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Mango Glycemic Index: Understanding the Impact on Blood Sugar

Nicole Tekkora, MS, RDN

Published in Nutrition

7 min read

July 25, 2022
December 8, 2023
two cut mangoes on a plate
two cut mangoes on a plate

Mangos are a tropical fruit that have been grown and cultivated in different regions in Southeast Asia (and other parts of the world) for many centuries. 

Mangos are a delicious, healthy treat to enjoy this time of year. After all, spring and summertime is peak mango season! But what health benefits do mangos provide? And is this fruit safe to eat without drastically impacting blood sugar?

If you love mangos and want to know the best way to incorporate them into your diet this summer, we’ll take you through all the different varieties as well as the health benefits mango can provide.

Why It’s Important to Include Fruit in Your Diet

Mesh bag with mango and cherries

According to the most recent Dietary Guidelines for Americans, the average American adult should be consuming 1.5 to 2.5 cups of fruits a day to get their recommended serving of vitamins and minerals.

These guidelines also advise that more than half of this serving size should come from whole fruits, as opposed to juices or other fruit sources.

Here’s what the research says about the health benefits of fruit consumption:

It’s clear that whole fruits are nutrient dense and can provide a variety of health benefits. However, about 80 percent of the U.S. population does not meet the dietary guideline.

Nutrients in Mangos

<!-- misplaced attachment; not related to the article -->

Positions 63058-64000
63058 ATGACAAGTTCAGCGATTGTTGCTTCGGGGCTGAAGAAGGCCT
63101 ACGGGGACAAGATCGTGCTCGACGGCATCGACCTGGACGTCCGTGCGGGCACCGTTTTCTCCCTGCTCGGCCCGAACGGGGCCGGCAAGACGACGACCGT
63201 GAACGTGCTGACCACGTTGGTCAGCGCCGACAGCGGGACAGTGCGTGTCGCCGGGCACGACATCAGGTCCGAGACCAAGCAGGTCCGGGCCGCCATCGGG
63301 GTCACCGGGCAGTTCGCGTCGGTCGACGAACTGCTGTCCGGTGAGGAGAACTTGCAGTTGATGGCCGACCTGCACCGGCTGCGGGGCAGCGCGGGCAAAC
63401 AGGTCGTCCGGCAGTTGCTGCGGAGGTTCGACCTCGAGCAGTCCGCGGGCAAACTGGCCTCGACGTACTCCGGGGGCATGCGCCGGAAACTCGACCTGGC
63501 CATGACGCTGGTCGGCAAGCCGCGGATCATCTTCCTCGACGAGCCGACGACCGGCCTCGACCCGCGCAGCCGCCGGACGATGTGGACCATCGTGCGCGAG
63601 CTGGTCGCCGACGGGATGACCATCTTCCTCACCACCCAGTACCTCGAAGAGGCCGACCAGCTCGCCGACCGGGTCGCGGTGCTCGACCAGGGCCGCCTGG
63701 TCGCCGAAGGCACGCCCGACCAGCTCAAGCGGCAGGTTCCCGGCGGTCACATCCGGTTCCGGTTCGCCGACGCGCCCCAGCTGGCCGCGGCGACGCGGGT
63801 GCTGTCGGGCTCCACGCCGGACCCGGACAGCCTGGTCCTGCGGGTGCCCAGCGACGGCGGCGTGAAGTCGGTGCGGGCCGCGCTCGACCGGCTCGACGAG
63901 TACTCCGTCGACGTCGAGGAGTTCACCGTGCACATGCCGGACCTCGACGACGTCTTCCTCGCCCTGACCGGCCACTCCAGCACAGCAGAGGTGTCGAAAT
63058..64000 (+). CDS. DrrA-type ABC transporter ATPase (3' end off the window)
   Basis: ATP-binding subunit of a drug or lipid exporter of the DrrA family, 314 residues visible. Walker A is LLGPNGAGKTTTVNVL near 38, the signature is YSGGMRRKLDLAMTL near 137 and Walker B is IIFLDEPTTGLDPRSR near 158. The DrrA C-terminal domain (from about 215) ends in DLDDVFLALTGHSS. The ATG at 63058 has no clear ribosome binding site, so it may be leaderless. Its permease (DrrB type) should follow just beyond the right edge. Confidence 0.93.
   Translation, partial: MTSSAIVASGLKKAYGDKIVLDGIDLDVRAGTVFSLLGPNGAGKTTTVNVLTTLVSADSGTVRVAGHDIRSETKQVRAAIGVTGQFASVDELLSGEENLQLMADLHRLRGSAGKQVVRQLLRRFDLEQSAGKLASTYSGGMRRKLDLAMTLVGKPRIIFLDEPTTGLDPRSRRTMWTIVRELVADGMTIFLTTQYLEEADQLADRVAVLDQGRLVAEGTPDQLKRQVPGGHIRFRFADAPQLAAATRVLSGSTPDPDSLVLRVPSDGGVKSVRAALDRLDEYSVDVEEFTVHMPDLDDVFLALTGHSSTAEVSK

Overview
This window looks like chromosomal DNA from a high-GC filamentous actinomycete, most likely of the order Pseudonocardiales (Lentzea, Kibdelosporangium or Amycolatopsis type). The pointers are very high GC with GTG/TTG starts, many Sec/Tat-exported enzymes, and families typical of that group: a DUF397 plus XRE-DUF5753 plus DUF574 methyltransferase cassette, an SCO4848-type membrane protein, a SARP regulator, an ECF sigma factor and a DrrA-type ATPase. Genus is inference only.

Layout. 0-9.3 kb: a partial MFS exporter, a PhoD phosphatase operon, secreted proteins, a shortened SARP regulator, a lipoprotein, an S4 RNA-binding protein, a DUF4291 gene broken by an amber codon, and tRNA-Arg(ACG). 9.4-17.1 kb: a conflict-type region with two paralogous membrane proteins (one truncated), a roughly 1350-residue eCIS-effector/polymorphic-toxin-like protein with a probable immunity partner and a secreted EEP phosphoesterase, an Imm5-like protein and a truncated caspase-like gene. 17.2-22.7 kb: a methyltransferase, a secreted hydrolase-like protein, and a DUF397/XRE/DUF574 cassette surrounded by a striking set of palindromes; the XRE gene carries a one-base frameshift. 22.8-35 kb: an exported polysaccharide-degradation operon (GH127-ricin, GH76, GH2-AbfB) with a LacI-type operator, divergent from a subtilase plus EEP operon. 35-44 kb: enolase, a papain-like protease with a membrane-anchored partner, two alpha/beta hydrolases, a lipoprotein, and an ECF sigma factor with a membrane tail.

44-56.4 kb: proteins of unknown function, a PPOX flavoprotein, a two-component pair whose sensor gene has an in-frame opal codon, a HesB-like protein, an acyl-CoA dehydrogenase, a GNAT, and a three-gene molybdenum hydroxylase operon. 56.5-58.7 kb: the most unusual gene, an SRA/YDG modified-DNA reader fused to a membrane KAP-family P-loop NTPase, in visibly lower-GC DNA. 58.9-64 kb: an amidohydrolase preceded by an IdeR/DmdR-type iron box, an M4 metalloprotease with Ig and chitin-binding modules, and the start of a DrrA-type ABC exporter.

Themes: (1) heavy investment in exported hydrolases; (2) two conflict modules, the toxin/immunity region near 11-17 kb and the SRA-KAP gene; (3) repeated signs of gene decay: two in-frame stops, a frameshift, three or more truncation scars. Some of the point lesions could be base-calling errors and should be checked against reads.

One serving size of mango (about half of a large mango) includes nutrients such as:

Health benefits of mangoes

Eating mangos can be a great way to boost your daily intake of vitamins A and C. Because this fruit packs a punch, we like to call it the king of fruits.

Types of Mangos

Person cutting mango

Different types of mangos are found in many different countries around the world. However, the world’s largest producer of mangos is India, which produced over 20.9 million metric tons of mangos in 2021. 

Bangladesh, Mexico, Pakistan, and the Philippines are also big producers of this fruit, and there are also a variety of different African and Colombian mango. Even parts of the United States, like Florida, also have mango-like derivatives called cultivars.

Some Popular Mangos Across the World

  • Alphonso mango - India
  • Carabao mango - Philippines
  • Sindhri mango - Pakistan
  • Ataulfo mango - Mexico
  • Haden mango - Florida (USA)
  • Julie mango - Jamaica
  • Ivory mango - Thailand
  • Tommy Atkins mango - Florida (USA)
  • Hilacha mango - Colombia

Sugar Content of Different Mangos

With so many different varieties, you may be wondering whether they’re all the same or different when it comes to the amounts of sugar and other nutrients they contain.

Let’s break down the natural sugar content of different mangos:

The sugar in mangos is usually found in the form of sucrose (made up of glucose and fructose), then fructose, then glucose. 

Mangos and Blood Glucose

Person checking mango at grocery store

Similarly to grapes, mangos have a moderate amount of sugar, however, they still have a low glycemic index, or low GI, of 51. So how does this affect your blood glucose?

When foods have a low GI content, you likely won’t see as sharp of a blood sugar spike as you might after consuming a high GI food. However, because of the significant sugar content in mangos, eating this fruit by itself may still affect blood sugar levels. Keep in mind that just as with other types of fruit, the exact glucose effect may depend on your body and lifestyle.

Whether you have insulin resistance, are predisposed to type 2 diabetes, or even if you’re someone who is otherwise healthy, eating mangos without another source of fiber or protein can lead to a poor blood glucose response. 

You may also notice a poor glycemic response if you eat a large portion size of mangos or eat a mango without any form of exercise afterwards, as these elements can affect what your glucose response looks like.

Tips for Balancing Your Blood Sugar